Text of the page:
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but also Dwarf-made (IIRC)
Scratch that, I was conflating Gandalf's fireworks with the Dale-made toys given away so I did not RC. Although the point about general Hobbit familiarity with fireworks stands.
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Old 01-09-2019, 05:52 AM
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My time problem is stuff like...."and then Gandalf went to check up on that ring thing and was gone for SEVENTEEN YEARS."
As the Wizards were sent to Middle-Earth to give aid against Sauron, I'd have though in the 2000 years they were there they'd have read everything written about Sauron and all the rings ever created. What were they doing during this time? Also, didn't they receive some form of briefing from the Valar before they got on the boat to Middle-Earth? (I know Sauruman was the person looking into the ring, but in 2000 years all of them should have been able to write multiple Phd thesis' on the subject)
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Old 01-09-2019, 07:18 AM
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Everyone assumed the Ring was lost until the events of The Hobbit, what reason would Gandalf have for researching it before then - he trusted Saruman to share any pertinent info.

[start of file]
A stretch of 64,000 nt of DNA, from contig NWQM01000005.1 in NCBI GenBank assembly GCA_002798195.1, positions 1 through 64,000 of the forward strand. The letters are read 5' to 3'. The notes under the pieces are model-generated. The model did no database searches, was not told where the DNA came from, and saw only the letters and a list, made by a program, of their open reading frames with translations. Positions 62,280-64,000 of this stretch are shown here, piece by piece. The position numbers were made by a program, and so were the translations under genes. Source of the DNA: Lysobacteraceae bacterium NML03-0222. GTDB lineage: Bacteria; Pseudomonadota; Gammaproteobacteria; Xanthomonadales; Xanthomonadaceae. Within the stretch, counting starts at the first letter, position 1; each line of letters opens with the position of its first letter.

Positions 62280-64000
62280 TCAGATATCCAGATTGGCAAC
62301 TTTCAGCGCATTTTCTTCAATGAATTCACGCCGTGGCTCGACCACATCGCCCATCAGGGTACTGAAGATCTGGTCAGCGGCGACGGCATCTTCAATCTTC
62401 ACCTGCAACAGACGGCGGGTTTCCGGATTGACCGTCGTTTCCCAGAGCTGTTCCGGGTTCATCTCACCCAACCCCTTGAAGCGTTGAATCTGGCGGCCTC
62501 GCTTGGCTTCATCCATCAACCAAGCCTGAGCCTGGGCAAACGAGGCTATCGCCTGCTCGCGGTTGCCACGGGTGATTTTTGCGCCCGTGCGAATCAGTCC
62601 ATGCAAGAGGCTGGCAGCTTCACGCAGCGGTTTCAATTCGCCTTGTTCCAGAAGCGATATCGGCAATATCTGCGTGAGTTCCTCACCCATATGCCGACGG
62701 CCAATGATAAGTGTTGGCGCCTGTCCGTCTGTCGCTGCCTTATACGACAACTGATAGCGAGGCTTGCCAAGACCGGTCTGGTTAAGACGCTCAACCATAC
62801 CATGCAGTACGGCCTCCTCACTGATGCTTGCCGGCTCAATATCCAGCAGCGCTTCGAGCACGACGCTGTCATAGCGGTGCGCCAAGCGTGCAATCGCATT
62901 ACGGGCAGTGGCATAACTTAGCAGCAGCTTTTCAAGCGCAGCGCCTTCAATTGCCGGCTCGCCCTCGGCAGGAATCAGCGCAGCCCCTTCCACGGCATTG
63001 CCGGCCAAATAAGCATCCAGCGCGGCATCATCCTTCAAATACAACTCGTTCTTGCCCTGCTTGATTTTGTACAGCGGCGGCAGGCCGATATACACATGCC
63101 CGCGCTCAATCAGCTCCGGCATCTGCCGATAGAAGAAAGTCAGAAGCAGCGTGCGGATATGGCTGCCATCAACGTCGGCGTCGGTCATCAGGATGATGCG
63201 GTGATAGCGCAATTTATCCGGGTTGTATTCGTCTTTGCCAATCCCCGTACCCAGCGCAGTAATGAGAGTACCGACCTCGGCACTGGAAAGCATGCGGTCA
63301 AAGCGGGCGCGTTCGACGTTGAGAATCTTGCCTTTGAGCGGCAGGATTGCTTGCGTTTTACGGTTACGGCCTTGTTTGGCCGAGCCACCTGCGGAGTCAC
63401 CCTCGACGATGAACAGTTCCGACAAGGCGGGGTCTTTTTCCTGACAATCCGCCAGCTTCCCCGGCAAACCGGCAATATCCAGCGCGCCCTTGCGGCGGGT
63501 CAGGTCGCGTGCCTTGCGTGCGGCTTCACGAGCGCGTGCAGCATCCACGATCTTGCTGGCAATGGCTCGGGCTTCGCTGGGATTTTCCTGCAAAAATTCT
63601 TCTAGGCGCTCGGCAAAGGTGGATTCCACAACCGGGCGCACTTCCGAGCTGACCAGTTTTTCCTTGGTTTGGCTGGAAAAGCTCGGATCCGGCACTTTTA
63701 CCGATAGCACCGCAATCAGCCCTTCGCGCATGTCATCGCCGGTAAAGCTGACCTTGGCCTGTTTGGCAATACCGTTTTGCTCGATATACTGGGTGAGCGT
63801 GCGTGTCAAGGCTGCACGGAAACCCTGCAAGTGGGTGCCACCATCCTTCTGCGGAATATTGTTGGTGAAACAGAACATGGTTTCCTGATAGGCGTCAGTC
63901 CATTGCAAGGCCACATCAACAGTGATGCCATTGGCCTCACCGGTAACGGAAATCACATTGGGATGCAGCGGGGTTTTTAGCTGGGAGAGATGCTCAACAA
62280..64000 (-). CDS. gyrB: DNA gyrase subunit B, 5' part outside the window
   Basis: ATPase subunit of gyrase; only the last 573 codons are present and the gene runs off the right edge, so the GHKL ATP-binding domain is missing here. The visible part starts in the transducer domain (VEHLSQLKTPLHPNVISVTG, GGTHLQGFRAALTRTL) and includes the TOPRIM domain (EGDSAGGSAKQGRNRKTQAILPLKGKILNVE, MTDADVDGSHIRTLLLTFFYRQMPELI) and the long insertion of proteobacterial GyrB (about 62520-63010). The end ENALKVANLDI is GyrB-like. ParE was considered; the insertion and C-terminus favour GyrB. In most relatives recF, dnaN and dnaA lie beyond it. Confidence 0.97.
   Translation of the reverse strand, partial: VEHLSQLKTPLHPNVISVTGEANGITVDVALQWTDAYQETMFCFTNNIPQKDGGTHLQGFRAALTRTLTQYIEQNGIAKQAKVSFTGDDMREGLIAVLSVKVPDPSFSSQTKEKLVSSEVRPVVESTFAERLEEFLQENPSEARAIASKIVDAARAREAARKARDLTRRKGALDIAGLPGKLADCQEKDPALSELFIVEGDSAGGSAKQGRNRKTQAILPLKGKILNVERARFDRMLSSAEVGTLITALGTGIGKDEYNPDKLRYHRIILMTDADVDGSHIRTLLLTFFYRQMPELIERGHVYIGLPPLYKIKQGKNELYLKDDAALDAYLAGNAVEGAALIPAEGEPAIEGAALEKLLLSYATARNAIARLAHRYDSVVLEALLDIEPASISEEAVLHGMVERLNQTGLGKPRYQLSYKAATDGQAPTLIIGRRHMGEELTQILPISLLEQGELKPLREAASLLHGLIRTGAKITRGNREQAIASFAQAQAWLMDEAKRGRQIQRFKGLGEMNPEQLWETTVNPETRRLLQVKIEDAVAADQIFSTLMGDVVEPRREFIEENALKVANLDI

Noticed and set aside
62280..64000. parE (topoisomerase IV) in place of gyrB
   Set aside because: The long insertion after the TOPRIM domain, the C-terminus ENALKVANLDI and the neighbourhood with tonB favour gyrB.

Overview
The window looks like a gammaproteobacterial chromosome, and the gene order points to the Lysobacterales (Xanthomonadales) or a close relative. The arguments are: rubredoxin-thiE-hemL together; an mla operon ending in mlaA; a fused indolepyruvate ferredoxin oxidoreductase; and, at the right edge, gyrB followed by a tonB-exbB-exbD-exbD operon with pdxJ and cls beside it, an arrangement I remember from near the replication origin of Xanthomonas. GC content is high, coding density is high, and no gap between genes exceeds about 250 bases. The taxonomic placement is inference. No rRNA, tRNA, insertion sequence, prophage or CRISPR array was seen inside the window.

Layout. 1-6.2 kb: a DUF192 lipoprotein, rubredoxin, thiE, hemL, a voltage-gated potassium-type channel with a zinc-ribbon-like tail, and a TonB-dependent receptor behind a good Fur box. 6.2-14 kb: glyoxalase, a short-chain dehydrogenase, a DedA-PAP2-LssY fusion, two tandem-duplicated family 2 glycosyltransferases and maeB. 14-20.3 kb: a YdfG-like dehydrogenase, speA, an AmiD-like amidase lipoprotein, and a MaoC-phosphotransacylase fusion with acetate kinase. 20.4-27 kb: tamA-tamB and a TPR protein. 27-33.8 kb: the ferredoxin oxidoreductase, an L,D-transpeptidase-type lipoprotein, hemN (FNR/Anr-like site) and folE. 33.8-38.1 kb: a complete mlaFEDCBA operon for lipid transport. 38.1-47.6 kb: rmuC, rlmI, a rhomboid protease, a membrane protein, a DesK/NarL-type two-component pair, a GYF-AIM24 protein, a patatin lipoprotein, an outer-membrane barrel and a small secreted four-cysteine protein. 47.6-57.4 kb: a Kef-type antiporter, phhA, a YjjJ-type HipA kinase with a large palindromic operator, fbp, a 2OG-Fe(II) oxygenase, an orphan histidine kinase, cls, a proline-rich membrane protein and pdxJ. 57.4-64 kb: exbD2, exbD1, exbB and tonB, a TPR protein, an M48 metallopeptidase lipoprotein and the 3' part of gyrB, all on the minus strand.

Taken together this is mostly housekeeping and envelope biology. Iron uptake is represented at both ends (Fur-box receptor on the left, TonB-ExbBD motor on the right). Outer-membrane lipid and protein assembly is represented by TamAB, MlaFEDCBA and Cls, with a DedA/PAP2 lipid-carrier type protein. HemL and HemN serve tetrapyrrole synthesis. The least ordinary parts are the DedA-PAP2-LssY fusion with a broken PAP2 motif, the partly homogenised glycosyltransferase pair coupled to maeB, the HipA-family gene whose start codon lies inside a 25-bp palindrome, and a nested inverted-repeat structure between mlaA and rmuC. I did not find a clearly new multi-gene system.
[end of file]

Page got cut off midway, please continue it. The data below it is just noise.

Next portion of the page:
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Old 01-09-2019, 07:19 AM
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Presumably men and elves and dwarves (and even orcs) went from stone tools, simple knives and spears to bows, ornate armor, elvish swords which are the equal of Wolverine's claws, siege weapons, furnaces, forges; so did they just suddenly stop? Once you get to the level of furnaces and forges, do you just stop? No gliders, no steam powered vehicles, nothing?

Also; Saruman throws a fireball at Gandalf when confronted at the start of Return of the King, right? But he never thought to use that against the Ents? Maybe he rolled a zero.
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Old 01-09-2019, 07:30 AM
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Tim Morris makes a good point about Tolkien's disdain for tech and industry. Might be key to understanding his choices.
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Old 01-09-2019, 11:18 AM
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2. In the preamble to Fellowship of the Ring, Galadriel is telling the story of how Sauron was defeated via finger-chop, and then she says that over 2,500 years had passed in peace since that time until the time that she's telling the story... so 2,500 years pass and swords, bows, and armor pretty much look and function the same? The greatest technological advance seems to be that Saruman found a way to make a crude bomb? Maybe I'm spoiled by the relatively rapid advancement of technology in recorded history, but wouldn't you think that there would have been *some* progress over the past 2,500 years?
You barely even scratch the tip of the iceberg here regarding this issue.